More than eight in 10 students who participated in Youth and Government regularly vote. In 2016, a third of Texans between 18 and 24 voted. In the Nov. 8 election, an estimated 15% of voters who cast a ballot in the Texas gubernatorial race were between 18 and 29, according to an analysis from Tufts University’s Center for Information and Research on Civic Learning & Engagement.

Former Youth and Government participants also are more likely to volunteer and participate in their communities than young Texans.

Those higher rates of participation are exactly why Six, the legislative coordinator, has spent three decades helping students learn the motions of how to debate and find ways to get their ideas approved.

“We have a lot of kids who come out of this program with a desire to go into public service,” Six said. “Whatever profession they enter in, they look back to Youth and Government as such an important part of their high school or middle school years and what they learned from it.”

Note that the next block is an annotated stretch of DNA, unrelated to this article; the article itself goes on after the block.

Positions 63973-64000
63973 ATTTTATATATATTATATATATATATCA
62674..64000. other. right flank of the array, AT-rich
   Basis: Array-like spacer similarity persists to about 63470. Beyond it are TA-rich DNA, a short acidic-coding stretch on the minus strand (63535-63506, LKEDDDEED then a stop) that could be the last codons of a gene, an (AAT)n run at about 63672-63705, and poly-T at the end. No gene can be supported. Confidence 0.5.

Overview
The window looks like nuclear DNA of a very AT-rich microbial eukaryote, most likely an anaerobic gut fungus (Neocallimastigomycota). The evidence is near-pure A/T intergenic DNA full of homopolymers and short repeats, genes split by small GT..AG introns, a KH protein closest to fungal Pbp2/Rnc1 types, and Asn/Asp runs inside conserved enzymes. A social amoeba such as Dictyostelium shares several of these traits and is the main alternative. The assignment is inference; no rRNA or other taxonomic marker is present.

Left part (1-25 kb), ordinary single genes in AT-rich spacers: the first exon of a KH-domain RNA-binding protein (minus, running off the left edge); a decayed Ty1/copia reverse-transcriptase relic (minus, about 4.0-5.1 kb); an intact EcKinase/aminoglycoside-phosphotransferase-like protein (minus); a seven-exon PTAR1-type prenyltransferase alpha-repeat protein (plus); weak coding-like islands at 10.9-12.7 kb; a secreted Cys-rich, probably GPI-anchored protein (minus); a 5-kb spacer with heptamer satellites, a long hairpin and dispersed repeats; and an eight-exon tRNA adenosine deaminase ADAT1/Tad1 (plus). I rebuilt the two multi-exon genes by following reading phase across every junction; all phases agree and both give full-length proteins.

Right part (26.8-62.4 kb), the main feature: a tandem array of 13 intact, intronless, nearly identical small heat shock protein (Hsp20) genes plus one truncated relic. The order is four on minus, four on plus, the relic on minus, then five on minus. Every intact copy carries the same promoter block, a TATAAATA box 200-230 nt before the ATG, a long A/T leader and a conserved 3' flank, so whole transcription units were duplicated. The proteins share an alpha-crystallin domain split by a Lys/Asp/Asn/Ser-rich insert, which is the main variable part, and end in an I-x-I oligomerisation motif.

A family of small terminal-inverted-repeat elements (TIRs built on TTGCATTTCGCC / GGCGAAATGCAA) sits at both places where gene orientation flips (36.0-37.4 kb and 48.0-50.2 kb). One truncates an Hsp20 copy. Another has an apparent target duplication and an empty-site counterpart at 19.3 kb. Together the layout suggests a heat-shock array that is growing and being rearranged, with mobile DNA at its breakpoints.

Jacob Sanchez is an enterprise journalist for the Fort Worth Report. Contact him at or via Twitter. At the Fort Worth Report, news decisions are made independently of our board members and financial supporters. Read more about our editorial independence policy here.

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Jacob Sanchez

Jacob Sanchez is an enterprise reporter for the Fort Worth Report. His work has appeared in the Temple Daily Telegram, The Texas Tribune and the Texas Observer. He is a graduate of St. Edward’s University.